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What a “Navigable” Waterway is and What it Means for You as a Montana Property Owner



The big sky and mountains aren’t the only outstanding features of the Montana landscape. Coming from the lands of lakes and oceans may keep you distracted from the fact that Montana, in fact, has a huge basis of lakes, streams, and rivers as well.


Approx. 1,494 sq. miles of Montana is described as water-based. While this only compromises 1% of the entire state, compared to the 3% Mississippi has (1,509 sq. miles) it’s hard to think of Montana as a desert. With these vast areas of water, it isn’t just the hunters drawn to this outdoorsy wilderness, fishermen also consider Montana one of the best fishing havens around. From small trout streams to walleye infested lakes, there's a spot for everyone here. Why do you care? Because, better than extreme fishing in picturesque settings, most water areas are open to the public. Here’s how...


A Bit of Montana Waterway History


Way back when, when the original thirteen states were formed, and before Montana was known as the last best place, the waterways were extremely important to trading and traffic. A private river way back then would have been the equivalent of blocking off a highway and charging or simply not allowing you to pass through (oh, wait, tolls… ok, back to that later!). A situation such as that simply wouldn’t do and caused many fights in those earlier colonial days. Since then, a government decided to declare it a custom to make these “navigable” sources open to all, and to avoid future conflict. They did this with the Equal Footing Doctrine which made all land and mineral rights underwater areas belonging to the state as granted by the federal government. As other states became members of the union, the act followed. In 1953, the government made it official that “title to and ownership of the lands beneath navigable waters within the boundaries of the respective States.'' Montana follows this rule, as such, the public is allowed to enjoy the freedom of our open riparian areas in any way they please.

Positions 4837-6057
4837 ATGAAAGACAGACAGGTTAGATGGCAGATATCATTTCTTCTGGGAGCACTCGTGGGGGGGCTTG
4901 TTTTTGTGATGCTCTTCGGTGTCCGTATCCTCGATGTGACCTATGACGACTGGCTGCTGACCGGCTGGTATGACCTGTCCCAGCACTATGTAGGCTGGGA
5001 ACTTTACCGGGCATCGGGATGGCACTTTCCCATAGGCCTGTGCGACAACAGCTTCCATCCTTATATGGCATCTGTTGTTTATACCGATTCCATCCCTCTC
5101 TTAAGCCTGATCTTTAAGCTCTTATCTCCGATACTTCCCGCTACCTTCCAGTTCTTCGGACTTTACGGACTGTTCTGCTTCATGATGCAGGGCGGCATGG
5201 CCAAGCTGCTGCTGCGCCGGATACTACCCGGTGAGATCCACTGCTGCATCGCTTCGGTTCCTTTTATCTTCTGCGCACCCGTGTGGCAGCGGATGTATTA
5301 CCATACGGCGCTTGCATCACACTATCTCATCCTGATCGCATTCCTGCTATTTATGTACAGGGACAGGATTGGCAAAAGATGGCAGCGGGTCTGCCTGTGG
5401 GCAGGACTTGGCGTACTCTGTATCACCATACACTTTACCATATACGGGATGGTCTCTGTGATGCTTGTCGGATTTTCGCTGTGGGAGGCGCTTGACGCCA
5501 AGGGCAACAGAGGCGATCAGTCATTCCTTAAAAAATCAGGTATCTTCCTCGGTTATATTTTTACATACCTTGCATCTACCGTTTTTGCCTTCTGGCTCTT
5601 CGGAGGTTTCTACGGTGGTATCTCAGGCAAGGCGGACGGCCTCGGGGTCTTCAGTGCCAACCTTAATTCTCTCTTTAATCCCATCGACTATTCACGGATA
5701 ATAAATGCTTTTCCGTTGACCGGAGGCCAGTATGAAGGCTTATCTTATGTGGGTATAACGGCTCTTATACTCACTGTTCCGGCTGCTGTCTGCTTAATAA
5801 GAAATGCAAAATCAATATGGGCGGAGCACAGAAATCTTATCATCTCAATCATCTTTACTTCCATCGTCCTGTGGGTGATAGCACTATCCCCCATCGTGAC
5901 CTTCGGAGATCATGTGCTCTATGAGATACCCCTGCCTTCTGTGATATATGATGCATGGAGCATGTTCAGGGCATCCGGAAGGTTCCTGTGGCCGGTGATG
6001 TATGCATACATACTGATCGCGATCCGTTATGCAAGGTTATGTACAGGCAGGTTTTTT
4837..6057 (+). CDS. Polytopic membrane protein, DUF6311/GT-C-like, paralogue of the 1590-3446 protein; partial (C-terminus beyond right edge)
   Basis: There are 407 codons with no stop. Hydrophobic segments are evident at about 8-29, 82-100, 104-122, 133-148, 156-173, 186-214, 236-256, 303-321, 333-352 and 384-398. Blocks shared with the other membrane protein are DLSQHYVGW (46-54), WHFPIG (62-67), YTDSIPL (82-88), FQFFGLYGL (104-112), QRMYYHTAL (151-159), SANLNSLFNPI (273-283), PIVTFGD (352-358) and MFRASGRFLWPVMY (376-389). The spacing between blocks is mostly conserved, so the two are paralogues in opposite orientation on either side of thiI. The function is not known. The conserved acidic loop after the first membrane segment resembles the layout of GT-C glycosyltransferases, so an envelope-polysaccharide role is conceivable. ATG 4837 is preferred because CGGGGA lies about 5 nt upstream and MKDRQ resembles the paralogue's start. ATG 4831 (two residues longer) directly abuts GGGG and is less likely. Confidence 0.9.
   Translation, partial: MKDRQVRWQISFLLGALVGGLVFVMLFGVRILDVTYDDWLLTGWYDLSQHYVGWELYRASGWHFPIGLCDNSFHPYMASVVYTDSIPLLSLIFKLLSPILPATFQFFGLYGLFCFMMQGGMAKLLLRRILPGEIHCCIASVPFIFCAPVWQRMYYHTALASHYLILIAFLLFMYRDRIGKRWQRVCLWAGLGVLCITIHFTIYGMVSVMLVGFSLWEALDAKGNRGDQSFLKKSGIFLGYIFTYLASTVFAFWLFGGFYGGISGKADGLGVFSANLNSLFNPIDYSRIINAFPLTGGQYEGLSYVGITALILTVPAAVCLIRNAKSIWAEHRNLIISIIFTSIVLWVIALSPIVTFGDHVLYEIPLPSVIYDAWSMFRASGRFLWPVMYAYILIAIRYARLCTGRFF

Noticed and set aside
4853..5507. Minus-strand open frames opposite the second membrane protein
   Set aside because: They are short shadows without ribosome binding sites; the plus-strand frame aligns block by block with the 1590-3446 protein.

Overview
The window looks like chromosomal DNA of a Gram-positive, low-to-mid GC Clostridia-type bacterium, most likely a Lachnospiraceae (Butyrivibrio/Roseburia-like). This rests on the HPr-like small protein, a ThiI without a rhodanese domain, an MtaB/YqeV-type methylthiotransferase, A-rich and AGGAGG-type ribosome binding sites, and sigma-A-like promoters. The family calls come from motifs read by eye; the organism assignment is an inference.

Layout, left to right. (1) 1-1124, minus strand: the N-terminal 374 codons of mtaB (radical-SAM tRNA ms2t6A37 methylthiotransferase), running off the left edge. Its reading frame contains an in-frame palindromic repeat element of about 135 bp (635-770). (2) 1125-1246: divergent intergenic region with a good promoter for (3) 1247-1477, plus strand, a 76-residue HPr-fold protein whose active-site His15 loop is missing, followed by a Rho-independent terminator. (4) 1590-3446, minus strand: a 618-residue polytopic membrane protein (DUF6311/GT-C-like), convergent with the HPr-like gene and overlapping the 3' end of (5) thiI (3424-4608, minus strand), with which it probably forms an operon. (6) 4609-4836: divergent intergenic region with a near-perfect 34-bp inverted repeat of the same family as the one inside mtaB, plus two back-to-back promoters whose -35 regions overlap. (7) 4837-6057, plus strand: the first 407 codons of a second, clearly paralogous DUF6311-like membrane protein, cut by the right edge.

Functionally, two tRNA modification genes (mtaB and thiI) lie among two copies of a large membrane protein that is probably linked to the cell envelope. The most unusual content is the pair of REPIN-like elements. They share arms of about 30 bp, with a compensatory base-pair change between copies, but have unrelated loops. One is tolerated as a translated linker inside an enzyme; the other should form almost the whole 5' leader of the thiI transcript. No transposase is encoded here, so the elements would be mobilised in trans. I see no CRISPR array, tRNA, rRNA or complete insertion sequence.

As Montana is known for its openness and granting its citizens the right to its beautiful lands, the privatization of these open waterways became controversial as people began moving in. In 1953, the legalities and issues were settled with the Montana Stream Access Law. The law, defined in 1985, allowed for the full recreational use of any waterways below the high watermark.



How Does This Affect Property Boundaries?


The Montana Stream Access Law is indeed unique to our area and can lead to some interesting disputes, but also a more enjoyable experience for all. What this law truly means is that, as long as you do not leave the lake, river, or stream for a hike, you can be anywhere in the water for as long as you wish. Kayaks, boats, tubes, waders, and swimming are all considered recreational activities that could take you there, and, as long as you don’t decide to camp for the night, you are free to truly explore.


Should I be Concerned About Buying Waterfront Property and Trespassing?


Landowners with the property next to one of these waterways have the true advantage here. Not only are you allowed these open waterway enjoyment rights, but you also have direct access. See, just because we can use the waterways, it doesn't mean you can simply cross land to get there, you have to take the old fashioned route like good ole Lewis and Clark.


Before the idea of having some form of exclusive access that everyone with trespassers deters you from waterfront property, rest assured that Montana knows it’s people and thought this idea through thoroughly. Not only do most public land areas abut riparian zones, but we also have an ample supply of fishing access sites throughout the state. Even where you may not see a person for miles, a brown fish is sure to greet you!


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